Brace yourselves…my blog post today is about neither books nor travel.  It’s about bullying.  Far too many really good kids I know are getting beaten down and bullied and the schools are not getting a handle on it.  Zero tolerance policy is a fallacy.  But I don’t blame the schools entirely.  Mostly, I blame the parents.  I don’t generally like to play the blame game, and feel free to shout me down, but whatever else you do, let’s discuss.

When I was a kid, we tended to think of bullies as kids who were bullied themselves and passed it along to others.  What I actually see behind most of the bullies are parents who make excuses for their kids, don’t rein them in or even pay much attention to what they’re doing, don’t draw boundaries or create consequences. From here I see two divergent things: those parents who immediately deal with their kids when they realize what’s going on, in which case the behavior is often nipped in the bud, and those who don’t, in which case it isn’t.  Many of the former and even some the latter are good people, some so nice you hate to bring things up and hurt feelings; you wonder how their kids’ behavior ever became an issue.  But silence doesn’t solve the problem.

The kids who are an ongoing threat are often those whose parents when confronted with their child’s behavior tell the person talking that they must be mistaken.  In some cases, they go a step farther.  Since their child would never do such a thing; yours must be a liar…or an instigator.  Yes, let’s blame the victims.  If by some miracle, they’re convinced there’s some fault, their reaction is not determination to get to the root of things or teach tolerance and empathy or offer up concrete consequences, but to give the kid a slap on the wrist and maybe take away video games for a night.  Really?  Children are getting emotionally scarred, some to the point where they’d rather not face another day, and you’re taking away video games?  I’m not saying one serious punishment will change the behavior.  Not at all.  But awareness, interaction, teaching tolerance and conversing with your kids might make a difference.  I’m talking about not spouting vitriol that the kids might adopt or creating an environment in which anything goes.  About not being blind to your child’s faults or creating such a buffer to protect them from the consequences of their actions that they never feel there are any.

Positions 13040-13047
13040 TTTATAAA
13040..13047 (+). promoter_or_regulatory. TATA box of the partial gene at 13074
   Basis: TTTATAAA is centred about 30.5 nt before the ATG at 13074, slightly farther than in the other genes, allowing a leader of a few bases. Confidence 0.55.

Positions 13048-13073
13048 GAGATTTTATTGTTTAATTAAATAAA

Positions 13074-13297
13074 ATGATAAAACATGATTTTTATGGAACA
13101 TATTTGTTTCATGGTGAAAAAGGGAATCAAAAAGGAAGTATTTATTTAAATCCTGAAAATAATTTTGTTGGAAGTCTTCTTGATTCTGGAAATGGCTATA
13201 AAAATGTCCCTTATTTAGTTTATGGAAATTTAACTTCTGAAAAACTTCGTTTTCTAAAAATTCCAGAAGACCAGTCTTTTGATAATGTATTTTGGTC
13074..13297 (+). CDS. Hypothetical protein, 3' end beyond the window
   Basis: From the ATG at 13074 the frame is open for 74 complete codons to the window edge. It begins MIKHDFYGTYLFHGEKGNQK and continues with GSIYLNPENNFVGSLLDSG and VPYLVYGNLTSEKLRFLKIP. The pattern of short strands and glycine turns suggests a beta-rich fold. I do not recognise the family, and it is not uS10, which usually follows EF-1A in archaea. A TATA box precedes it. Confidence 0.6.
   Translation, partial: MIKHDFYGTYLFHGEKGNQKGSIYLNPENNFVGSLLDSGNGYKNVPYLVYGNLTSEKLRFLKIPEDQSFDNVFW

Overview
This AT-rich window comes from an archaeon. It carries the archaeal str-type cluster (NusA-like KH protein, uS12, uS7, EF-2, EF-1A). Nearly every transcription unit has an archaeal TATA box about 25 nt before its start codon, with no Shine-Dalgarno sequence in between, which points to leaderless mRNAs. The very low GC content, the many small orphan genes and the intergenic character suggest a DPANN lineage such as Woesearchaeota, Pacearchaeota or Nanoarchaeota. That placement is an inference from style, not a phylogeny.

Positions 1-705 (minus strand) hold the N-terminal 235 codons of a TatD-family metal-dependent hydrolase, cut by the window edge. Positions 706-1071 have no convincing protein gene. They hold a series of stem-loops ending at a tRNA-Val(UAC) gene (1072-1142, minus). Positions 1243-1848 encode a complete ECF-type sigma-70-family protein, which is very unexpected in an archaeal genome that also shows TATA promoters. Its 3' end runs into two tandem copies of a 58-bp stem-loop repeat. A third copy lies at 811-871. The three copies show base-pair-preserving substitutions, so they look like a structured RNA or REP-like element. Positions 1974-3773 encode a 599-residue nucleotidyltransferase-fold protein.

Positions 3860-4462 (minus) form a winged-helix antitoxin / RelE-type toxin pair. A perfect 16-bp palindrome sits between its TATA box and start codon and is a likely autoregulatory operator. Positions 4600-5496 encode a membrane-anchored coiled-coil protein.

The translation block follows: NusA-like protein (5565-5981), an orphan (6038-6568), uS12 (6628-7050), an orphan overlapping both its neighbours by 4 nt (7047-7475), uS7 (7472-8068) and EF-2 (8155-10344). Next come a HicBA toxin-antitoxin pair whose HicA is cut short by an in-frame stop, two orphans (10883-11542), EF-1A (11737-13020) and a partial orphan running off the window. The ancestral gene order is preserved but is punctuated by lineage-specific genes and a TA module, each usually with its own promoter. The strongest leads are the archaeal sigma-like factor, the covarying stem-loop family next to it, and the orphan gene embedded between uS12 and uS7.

Last week I heard that there were kids up at our lodge throwing stones, damaging cars and a five year old girl.  I wish I could say this surprised me.  A few weeks before Christmas (or maybe a bit more), two boys in our neighborhood were out shooting bb guns…at my son.  When a mother came to collect them and Ty told her what had happened, she said she’d deal with it.  However, based on the fact that her boys are constant problems in the neighborhood, I don’t have any faith in the response.  Ty likes to handle things on his own.  If he’d called me when it happened, I’d have called the police.  I told the kids exactly that the next time I saw them, but I doubt it will stop them from attacking the next kid.  In fact, I don’t think they’re going to stop or their mother will have her blinders knocked askew until the police actually come knocking at her door.  Even then….

I found out about No Name-Calling Week when Rob Neufeld did a piece on it and the DEAR BULLY anthology to which I contributed in this weekend’s Asheville Citizen-Times.  The No Name-Calling Week website has planning kits and some great resources for parents, teachers and students.  I encourage people to check it out.

I do wish, though, that we had all the answers.  I wish we could reach the parents who really need to be reached and that we could truly stop bullying before it happens and not just deal with the aftermath.  Please, please, if anyone has further ideas, resources, links, I’d love to hear them and to help spread the word.

Published by luciennediver

Author of books on myth, murder and mayhem, fangs and fashion.

8 thoughts on “Bullying